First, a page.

Performing Femininity

The following is the introduction of the forthcoming book FEM–out later this month:

I remember getting into a fight with a boyfriend (a real fight, not an argument) and fleeing the scene to buy two new pairs of heels. Two good ones too—gold leather gladiator sandals (not some obnoxious shit either) and a pair of brown and black faux-snake strappy sandals.

I was still boiling mad at checkout but buying them made me feel whole again. It made me feel like I was still my own person no matter what else was going on—even if I went back to the dude in those same shoes the next week. They weren’t designer and I don’t know what happened to either pair now, but at eighteen, they mattered. I wore them all the time.

I had recently started wearing shoes around that time because of an office job. Well, it was only a workstudy position, which is a minimum wage work at a college reserved for low income students. But it was my first decent-seeming job after years of food service jobs. I’d been a busboy, a cashier, a bakery clerk. I learned quickly how different things were when you’re not wearing a hat and black pants to work. When I finally got a job that let me wear what I wanted and I didn’t spend on my feet every second of the workday, I started wearing actual clothes and stuff.

That job was also my introduction to the education field that went beyond taking classes myself. I was on the other side of the desk, albeit administratively, but it was professional. It was for a program that helped high school students get ready for college. Whole time I was taking the bus and was still in a bad relationship, but at least I didn’t make it look like it.

A million years later, I still wear heels and stuff most days. I just like being put together and being ready to go anywhere. Performing femininity is fun. It makes you stand up straight. How do I walk around all day in these shoes? Well, once you walk out the house with them on, they’re on. You just keeping walking.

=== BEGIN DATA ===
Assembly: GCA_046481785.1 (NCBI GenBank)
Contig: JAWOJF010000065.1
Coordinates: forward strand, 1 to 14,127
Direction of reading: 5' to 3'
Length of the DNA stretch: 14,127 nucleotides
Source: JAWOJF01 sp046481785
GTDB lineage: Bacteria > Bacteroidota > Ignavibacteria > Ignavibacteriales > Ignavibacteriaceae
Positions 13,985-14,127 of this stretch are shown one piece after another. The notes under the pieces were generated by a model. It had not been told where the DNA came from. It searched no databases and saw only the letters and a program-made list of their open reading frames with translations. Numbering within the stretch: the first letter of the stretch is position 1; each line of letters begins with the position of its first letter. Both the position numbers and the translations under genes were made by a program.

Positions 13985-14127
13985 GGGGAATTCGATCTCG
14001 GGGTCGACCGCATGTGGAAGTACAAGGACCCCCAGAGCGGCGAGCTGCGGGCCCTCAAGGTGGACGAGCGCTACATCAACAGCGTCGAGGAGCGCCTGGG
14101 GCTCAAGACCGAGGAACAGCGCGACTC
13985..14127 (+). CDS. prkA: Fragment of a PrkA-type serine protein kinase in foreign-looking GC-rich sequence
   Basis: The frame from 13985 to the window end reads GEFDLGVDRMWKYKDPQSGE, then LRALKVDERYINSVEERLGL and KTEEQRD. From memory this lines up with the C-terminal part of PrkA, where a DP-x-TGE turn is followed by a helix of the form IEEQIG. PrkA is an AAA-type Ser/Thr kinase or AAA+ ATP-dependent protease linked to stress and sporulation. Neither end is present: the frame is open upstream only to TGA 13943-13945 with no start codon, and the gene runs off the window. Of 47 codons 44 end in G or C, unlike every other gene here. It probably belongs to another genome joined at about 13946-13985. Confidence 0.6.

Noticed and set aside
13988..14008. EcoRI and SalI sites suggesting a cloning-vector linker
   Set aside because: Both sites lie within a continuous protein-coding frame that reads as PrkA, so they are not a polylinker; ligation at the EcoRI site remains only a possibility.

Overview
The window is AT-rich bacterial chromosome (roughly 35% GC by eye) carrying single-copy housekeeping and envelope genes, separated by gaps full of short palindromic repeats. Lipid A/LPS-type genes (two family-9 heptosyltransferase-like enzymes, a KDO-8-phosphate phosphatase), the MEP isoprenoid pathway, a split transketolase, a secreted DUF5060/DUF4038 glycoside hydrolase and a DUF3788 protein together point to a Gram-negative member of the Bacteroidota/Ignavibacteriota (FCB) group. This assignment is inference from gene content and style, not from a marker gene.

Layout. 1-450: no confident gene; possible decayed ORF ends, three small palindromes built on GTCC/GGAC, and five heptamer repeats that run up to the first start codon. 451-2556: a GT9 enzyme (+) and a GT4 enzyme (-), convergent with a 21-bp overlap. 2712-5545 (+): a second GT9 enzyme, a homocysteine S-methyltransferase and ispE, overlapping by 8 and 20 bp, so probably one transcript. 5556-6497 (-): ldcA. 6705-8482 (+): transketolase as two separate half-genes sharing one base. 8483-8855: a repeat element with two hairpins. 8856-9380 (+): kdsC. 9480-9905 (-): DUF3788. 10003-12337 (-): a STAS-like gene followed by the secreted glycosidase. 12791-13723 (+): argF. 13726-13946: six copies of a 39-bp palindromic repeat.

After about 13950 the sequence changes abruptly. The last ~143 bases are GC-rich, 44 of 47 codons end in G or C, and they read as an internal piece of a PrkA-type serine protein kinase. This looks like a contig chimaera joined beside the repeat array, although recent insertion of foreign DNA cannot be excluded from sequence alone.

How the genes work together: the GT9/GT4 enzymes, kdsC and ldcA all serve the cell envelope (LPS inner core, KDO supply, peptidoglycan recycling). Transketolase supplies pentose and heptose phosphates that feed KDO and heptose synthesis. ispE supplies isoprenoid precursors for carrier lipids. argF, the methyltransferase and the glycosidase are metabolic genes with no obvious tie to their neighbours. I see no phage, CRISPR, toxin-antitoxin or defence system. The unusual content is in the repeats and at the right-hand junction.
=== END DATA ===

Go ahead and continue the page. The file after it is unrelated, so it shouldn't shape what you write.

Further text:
I know being a feminine woman isn’t necessarily revolutionary. I know I’m not rejecting the patriarchy by buying and wearing skirts and heels and low-cut shirts. Aligning traditional womanhood on a traditionally attractive body and face is not very radical. But the control that I do have gives me the creative decision to do it a certain way.

Because like I used to think I was ugly. True facts. In high school, I was mad insecure and would look at myself in the florescent lighting at vo-tech like, wow I’m really ugly. Sucks. I think it didn’t help that I was still dressing like I was in middle school—jeans and sneakers jeans and Timbs. Then back to jeans and sneakers in the spring. For work, all I did was trade jeans for black pants.

At that time, if I wasn’t at school or work, I was booed up with one serious boyfriend or another. I wished and still wish I had someone looking over me more closely. I was just doing whatever. Working here or there. Smoking this, drinking that. Chilling different places. Everything around me kept me in that uniform.

The luckiest thing for me was that I always had a job and I was always good at school. Even without much effort, I did well. I knew what to do in a classroom, knew how to write, and I eventually learned how to advocate for my ideas. And I think that’s part of why I stayed in school for as long as I did (and have). That workstudy lead to tutoring which lead to a teacher’s assistant job which lead to a TA position which lead to adjunct and now instructor.

Part of my academic path had to do with the clothes too. My first major in college was nursing just because, well I don’t know. It seemed like a real job and I was in the trade mind state from high school. But by the end of the first semester I changed it to psychology partially because I didn’t want to wear scrubs every day. (I’ll note that I also didn’t “get” what I’d do as a psychologist either.)

It’s kinda dumb looking back. I half-wish I would have went up like no I should be a medical doctor, but I didn’t really know what was going on. And it’s really fine. I was always interested in reading and writing, so I think I landed where I was supposed to. I continued to flounder around throughout college, plus ya know ruining my life via men. But eventually I found my footing at the school. Click clacking down the hallway, even when I was pregnant in grad school.

I once read someone saying that dressing well was polite. I also think it’s part of having a poker face. No one can tell how much money I have or don’t have or that I’m raising a kid all by myself or that I’m feeling antsy at my job or I think I want to jump ship and move to another country to do a Peace and Conflicts Studies degree.

No. The only thing that people know is that I look good, if only to cope.

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